The Philips Pensioenfonds has amended its strategic asset allocation, aimed at adjusting the ratio between its matching portfolio and return portfolio as its risk/return profiles change.
According to the €18bn fund’s 2015 annual report, the new allocation sets bands of 50-65% for fixed income investments and 35-50% for securities.
The pension fund, however, has not yet put its new margins to use, maintaining matching and return portfolios at 60% and 40% of assets, respectively.
In 2013, the Philips scheme decided to raise its risk profile for better return opportunities by scaling back its matching portfolio.
The purpose of its new variable allocation is to achieve its target of inflation-proofing pensions, it said.
However, Roel Wijmenga, the scheme’s chair, conceded that indexation would be unlikely over the next 3-5 years, as funding stood at just under 110% as of the end of March.
The scheme can grant partial inflation compensation only once it has achieved a coverage ratio of at least 116%.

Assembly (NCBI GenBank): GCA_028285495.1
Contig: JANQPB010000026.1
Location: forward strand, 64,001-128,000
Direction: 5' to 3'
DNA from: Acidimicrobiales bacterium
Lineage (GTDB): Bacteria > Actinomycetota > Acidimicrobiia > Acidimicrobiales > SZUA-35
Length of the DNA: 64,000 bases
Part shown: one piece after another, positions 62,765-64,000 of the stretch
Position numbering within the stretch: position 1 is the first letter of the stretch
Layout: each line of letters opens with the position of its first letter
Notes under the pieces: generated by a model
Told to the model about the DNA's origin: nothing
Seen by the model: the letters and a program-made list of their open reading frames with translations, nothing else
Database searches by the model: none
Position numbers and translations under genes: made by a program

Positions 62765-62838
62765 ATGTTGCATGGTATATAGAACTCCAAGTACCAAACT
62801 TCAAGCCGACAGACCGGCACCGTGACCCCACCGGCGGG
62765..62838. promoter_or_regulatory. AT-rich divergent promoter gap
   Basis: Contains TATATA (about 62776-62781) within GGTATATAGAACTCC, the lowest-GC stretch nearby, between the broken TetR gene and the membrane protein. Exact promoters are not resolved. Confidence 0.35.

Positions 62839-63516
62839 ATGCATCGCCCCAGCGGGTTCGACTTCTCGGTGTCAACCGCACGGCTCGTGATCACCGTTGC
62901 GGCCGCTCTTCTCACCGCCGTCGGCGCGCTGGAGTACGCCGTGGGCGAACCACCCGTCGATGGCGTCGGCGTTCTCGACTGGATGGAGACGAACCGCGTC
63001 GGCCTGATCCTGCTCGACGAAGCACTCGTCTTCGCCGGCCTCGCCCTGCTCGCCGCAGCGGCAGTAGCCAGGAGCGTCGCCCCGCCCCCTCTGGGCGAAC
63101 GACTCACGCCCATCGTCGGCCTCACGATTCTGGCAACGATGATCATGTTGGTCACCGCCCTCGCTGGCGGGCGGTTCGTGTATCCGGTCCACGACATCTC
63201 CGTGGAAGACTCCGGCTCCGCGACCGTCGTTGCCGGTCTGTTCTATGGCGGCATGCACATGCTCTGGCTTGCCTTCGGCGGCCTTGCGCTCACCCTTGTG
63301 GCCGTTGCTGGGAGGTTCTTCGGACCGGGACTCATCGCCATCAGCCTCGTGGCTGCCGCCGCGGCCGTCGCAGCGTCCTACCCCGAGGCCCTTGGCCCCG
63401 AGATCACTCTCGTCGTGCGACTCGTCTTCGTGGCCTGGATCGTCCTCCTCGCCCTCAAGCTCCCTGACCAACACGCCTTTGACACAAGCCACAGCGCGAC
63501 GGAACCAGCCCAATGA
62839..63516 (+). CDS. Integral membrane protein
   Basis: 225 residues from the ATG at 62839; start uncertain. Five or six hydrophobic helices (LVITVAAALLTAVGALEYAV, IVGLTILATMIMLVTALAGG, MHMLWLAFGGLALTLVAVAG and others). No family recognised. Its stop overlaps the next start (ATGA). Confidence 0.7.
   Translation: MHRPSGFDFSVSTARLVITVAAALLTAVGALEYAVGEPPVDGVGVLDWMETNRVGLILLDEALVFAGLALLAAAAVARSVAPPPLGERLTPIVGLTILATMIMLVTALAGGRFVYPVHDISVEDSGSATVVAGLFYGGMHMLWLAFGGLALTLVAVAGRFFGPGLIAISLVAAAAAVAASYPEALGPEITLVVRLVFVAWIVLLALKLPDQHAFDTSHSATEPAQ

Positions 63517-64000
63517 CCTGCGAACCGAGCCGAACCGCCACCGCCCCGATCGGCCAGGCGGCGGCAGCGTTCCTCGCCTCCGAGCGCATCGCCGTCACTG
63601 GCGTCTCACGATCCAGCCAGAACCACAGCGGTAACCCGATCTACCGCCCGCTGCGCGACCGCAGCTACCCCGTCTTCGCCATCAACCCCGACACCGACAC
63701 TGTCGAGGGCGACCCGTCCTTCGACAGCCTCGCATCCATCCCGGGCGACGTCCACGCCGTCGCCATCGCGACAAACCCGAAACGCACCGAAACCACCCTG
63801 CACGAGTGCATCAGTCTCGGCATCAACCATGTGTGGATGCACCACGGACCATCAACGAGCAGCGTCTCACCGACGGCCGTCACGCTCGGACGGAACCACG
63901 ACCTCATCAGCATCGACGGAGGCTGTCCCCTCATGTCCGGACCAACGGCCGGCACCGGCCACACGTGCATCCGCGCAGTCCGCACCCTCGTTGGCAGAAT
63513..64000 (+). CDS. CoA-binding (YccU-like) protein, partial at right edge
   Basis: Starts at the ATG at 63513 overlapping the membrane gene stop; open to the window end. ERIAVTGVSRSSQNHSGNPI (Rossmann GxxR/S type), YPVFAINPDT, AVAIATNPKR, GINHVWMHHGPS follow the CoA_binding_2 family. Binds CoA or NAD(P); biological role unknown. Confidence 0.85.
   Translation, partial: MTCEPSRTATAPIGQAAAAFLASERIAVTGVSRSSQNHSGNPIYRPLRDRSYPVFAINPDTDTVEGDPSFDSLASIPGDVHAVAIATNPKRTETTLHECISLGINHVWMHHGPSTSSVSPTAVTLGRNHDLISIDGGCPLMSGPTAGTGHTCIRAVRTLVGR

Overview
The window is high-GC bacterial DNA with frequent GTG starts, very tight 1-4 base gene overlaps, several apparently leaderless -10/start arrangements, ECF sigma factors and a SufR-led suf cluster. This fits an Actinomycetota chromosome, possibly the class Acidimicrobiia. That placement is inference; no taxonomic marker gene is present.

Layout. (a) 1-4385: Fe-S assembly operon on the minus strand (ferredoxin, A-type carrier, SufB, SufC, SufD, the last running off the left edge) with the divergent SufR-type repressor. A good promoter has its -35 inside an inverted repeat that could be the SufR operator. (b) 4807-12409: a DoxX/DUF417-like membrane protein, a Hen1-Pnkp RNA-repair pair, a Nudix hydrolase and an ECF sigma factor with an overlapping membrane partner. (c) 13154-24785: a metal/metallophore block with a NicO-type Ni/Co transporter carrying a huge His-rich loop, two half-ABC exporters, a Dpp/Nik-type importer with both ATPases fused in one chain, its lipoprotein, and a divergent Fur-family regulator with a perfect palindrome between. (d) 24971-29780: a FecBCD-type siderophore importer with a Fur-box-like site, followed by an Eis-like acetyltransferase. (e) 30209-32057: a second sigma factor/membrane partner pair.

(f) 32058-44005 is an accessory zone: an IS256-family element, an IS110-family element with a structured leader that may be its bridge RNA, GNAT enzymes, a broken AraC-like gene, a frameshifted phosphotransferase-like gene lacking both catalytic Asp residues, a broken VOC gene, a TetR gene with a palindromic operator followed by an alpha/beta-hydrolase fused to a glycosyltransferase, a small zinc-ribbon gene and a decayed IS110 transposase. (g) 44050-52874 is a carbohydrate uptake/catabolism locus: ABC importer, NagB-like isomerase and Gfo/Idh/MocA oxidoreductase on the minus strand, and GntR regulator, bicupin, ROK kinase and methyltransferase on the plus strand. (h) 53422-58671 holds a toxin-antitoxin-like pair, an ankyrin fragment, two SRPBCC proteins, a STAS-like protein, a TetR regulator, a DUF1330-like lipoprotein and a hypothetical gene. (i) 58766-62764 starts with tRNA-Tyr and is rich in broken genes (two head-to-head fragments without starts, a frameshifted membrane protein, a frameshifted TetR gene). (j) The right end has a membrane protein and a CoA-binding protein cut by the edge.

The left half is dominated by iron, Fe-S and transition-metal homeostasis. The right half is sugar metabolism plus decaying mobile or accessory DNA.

The Philips Pensioenfonds reported a total annual return of 0.2%, compared with 19.6% for the previous year.
High-yield credit, returning 9.3%, was the best-performing asset class, while global credit returned 5.9%.
The scheme incurred a 0.7% loss on its 36% allocation to euro-denominated government bonds.
In contrast, global government paper returned 4.9%, benefiting from the euro’s depreciation against the dollar and other currencies.
Emerging markets debt returned 0.6%.
The Philips scheme cited a new valuation method for a 0.1% loss on its 3% mortgages portfolio.
Real estate, accounting for 11% of assets, returned 5.1%, according to the pension fund, which is still in the process of constructing a portfolio of indirect non-listed real estate, following its decision to divest all its direct property holdings.
It said it was temporarily investing in a combination of listed real estate and cash to get closer to its target profile.
The Philips Pensioenfonds attributed the 8.3% return on its 29% equity holdings to the monetary easing in the euro-zone and Japan.
It reported costs of €171 per participant for pensions provision and said the €20 increase was due to the switchover from provider Aon Hewitt to PGGM at the start of 2016.
It said it spent no more than 10 basis points on asset management due to its relatively large allocation to fixed income, its predominantly passive investment style and its “minimal” allocation to hedge funds and private equity.